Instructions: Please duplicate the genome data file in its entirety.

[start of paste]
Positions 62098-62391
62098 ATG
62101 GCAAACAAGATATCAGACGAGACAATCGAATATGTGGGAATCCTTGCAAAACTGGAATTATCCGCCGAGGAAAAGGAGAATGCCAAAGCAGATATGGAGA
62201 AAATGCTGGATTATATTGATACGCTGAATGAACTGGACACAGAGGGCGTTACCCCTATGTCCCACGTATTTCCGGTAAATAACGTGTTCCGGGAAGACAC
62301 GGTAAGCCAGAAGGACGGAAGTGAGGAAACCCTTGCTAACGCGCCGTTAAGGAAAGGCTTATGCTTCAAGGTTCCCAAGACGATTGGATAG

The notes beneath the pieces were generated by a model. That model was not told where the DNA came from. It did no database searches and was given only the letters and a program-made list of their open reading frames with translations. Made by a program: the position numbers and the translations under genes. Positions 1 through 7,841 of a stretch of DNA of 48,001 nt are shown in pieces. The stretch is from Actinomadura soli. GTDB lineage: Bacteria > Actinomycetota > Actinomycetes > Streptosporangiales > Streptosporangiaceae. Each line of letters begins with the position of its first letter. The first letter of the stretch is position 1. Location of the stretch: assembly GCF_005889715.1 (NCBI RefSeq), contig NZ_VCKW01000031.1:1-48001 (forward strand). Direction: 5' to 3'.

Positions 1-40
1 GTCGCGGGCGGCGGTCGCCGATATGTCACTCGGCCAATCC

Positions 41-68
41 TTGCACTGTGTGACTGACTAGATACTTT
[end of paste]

Positions 62098-62391
62098 ATG
62101 GCAAACAAGATATCAGACGAGACAATCGAATATGTGGGAATCCTTGCAAAACTGGAATTATCCGCCGAGGAAAAGGAGAATGCCAAAGCAGATATGGAGA
62201 AAATGCTGGATTATATTGATACGCTGAATGAACTGGACACAGAGGGCGTTACCCCTATGTCCCACGTATTTCCGGTAAATAACGTGTTCCGGGAAGACAC
62301 GGTAAGCCAGAAGGACGGAAGTGAGGAAACCCTTGCTAACGCGCCGTTAAGGAAAGGCTTATGCTTCAAGGTTCCCAAGACGATTGGATAG

The notes beneath the pieces were generated by a model. That model was not told where the DNA came from. It did no database searches and was given only the letters and a program-made list of their open reading frames with translations. Made by a program: the position numbers and the translations under genes. Positions 1 through 7,841 of a stretch of DNA of 48,001 nt are shown in pieces. The stretch is from Actinomadura soli. GTDB lineage: Bacteria > Actinomycetota > Actinomycetes > Streptosporangiales > Streptosporangiaceae. Each line of letters begins with the position of its first letter. The first letter of the stretch is position 1. Location of the stretch: assembly GCF_005889715.1 (NCBI RefSeq), contig NZ_VCKW01000031.1:1-48001 (forward strand). Direction: 5' to 3'.

Positions 1-40
1 GTCGCGGGCGGCGGTCGCCGATATGTCACTCGGCCAATCC

Positions 41-68
41 TTGCACTGTGTGACTGACTAGATACTTT